How big are the data sets? How does it compare with the MapReduce paradigm?
I see there is this Dagman project which sounds similar to some of the newer Big Data frameworks that use a DAG model. I will make an uneducated guess that it deals with lots of computation on smaller sized data (data that fits on a machine). Maybe you have 1 GB or 10 GB of data that you want to run through many (dozens?) of transformations. So you need many computers to do the computation, but not necessarily to store the data.
I would guess another major difference is that there is no shuffle (distributed sort)? That is really what distinguishes MapReduce from simple parallel batch processing -- i.e. the thing that connects the Map and Reduce steps (and one of the harder parts to engineer).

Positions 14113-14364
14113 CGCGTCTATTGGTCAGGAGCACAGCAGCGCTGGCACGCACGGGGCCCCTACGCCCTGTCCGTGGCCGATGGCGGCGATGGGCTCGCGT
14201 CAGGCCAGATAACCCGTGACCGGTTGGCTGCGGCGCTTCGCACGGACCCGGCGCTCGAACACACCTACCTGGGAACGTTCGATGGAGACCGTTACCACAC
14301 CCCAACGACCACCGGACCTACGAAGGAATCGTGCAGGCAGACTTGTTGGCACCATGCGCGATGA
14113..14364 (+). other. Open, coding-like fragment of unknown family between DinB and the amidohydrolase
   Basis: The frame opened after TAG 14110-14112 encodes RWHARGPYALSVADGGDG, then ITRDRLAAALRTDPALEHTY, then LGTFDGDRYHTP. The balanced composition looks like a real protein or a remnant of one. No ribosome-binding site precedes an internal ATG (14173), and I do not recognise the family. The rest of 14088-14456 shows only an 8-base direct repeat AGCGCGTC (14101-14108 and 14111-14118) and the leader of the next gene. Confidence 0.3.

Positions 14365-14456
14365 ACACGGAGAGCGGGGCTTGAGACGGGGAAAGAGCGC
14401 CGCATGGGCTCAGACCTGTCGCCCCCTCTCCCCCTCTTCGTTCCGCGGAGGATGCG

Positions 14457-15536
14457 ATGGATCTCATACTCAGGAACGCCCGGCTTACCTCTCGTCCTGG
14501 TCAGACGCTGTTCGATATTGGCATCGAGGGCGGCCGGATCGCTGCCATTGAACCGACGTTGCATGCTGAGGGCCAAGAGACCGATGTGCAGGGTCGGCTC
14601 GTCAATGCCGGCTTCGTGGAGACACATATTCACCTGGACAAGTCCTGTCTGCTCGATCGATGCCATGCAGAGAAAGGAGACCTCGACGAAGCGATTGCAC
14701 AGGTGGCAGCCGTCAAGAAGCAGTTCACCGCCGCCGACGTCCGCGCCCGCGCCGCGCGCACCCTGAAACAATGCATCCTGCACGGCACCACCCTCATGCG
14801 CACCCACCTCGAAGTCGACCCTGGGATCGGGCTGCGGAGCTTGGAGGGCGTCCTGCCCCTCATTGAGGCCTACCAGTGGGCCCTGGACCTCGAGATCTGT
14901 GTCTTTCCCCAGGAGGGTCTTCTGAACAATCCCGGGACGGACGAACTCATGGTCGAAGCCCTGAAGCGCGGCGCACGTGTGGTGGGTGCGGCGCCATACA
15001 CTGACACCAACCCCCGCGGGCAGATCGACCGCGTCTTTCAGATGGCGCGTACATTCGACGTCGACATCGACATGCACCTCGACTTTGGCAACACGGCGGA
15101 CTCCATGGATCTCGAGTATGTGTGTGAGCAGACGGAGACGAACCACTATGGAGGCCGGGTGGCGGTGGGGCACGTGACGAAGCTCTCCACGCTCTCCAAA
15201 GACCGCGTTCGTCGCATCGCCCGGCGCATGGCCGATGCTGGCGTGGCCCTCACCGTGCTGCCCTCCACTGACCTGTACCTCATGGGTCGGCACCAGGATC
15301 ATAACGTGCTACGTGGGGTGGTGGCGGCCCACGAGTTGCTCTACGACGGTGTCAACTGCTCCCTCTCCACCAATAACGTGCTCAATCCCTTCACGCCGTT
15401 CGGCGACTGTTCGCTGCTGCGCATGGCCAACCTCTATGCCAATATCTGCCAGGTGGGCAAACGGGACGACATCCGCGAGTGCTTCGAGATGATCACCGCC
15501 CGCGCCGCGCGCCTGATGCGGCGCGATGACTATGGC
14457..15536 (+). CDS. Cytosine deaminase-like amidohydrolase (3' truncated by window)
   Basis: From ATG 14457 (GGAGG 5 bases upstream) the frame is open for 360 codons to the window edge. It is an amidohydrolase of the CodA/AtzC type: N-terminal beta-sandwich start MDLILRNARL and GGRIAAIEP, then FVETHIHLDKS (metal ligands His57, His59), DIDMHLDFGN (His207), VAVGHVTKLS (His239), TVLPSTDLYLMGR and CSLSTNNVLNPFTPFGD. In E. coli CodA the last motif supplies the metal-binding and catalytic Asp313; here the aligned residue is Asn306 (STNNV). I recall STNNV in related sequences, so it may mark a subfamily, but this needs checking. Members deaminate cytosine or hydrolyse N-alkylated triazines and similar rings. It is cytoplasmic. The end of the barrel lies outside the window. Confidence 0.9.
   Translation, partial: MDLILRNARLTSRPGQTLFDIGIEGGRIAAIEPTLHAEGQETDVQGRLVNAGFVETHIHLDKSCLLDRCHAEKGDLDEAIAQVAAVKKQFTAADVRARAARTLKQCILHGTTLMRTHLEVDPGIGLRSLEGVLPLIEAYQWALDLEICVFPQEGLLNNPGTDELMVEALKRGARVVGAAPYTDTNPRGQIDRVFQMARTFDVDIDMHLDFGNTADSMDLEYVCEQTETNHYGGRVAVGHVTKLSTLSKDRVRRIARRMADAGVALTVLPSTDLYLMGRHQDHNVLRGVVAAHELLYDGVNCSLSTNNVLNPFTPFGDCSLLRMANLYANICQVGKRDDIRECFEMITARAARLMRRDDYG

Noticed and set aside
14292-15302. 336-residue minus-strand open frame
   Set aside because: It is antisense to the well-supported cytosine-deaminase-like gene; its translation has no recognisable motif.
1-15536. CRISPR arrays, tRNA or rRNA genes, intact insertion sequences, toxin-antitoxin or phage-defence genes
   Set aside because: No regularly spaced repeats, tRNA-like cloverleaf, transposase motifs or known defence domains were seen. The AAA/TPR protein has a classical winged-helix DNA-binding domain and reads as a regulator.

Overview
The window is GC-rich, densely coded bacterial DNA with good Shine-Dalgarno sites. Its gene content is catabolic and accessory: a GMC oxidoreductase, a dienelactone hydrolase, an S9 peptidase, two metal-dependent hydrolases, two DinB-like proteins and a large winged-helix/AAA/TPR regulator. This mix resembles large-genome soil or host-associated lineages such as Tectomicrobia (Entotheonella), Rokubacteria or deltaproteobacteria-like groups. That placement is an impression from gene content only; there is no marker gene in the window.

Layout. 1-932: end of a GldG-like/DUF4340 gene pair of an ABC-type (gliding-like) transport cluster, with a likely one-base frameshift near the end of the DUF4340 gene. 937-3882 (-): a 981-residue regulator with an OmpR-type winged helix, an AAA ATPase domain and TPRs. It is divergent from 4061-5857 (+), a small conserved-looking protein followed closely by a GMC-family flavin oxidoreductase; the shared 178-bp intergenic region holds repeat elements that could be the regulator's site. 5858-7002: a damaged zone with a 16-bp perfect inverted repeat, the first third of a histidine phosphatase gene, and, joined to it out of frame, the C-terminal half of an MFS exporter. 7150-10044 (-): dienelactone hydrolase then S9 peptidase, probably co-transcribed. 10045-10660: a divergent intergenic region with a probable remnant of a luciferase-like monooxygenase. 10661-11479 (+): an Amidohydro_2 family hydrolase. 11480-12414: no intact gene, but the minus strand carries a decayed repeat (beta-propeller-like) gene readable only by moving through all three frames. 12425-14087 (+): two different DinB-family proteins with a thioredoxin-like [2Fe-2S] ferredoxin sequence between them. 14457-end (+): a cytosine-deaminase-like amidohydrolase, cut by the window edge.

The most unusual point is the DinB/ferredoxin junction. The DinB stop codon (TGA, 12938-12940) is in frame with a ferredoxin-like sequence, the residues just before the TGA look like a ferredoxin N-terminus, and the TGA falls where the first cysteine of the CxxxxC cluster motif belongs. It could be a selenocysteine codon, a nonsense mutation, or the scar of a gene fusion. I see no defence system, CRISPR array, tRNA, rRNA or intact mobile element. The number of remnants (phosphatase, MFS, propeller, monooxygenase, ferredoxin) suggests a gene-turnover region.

In MapReduce you often have data much bigger than a single machine, e.g. ~100 TB is common, but you are doing relatively little computation on it. Also MapReduce tolerates many node failures and thus scales well (5K+ machines for a single job), and tries to reign in stragglers to reduce completion time.
I am coming from the MapReduce paradigm... I know people were doing "scientific computing" when I was in college but I never got involved in it :-( I'm curious how the workloads differ.